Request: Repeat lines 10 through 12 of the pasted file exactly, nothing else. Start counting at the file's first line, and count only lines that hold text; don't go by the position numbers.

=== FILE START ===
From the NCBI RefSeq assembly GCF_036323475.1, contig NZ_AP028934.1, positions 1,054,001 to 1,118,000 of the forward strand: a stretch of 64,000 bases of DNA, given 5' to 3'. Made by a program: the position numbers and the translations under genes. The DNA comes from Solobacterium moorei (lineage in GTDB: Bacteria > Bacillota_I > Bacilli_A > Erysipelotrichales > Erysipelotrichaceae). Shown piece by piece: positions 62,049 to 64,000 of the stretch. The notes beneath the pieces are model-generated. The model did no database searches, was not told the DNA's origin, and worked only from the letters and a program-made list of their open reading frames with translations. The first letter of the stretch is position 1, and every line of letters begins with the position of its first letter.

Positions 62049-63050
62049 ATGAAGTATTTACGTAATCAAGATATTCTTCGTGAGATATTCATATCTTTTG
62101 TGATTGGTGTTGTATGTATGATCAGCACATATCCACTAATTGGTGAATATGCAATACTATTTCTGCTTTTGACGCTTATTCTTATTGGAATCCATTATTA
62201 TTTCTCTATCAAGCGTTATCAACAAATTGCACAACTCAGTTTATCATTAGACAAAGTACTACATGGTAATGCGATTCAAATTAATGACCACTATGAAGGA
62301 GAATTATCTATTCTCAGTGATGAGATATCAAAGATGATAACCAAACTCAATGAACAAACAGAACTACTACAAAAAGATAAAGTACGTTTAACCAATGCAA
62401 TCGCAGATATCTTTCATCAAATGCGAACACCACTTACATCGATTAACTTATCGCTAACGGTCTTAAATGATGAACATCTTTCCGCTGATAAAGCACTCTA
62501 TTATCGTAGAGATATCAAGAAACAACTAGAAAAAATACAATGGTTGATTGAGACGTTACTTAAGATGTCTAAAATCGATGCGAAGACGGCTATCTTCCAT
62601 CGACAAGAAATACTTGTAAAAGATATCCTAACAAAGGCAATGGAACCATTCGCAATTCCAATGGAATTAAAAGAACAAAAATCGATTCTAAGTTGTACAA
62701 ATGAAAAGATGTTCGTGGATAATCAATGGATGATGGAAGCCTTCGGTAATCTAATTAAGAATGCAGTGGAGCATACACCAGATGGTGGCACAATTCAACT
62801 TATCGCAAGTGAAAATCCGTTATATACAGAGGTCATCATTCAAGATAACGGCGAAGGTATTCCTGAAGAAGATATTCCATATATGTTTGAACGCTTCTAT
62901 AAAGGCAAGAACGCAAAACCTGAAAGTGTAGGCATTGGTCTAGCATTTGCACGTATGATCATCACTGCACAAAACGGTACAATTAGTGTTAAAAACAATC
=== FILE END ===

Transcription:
62701 ATGAAAAGATGTTCGTGGATAATCAATGGATGATGGAAGCCTTCGGTAATCTAATTAAGAATGCAGTGGAGCATACACCAGATGGTGGCACAATTCAACT
62801 TATCGCAAGTGAAAATCCGTTATATACAGAGGTCATCATTCAAGATAACGGCGAAGGTATTCCTGAAGAAGATATTCCATATATGTTTGAACGCTTCTAT
62901 AAAGGCAAGAACGCAAAACCTGAAAGTGTAGGCATTGGTCTAGCATTTGCACGTATGATCATCACTGCACAAAACGGTACAATTAGTGTTAAAAACAATC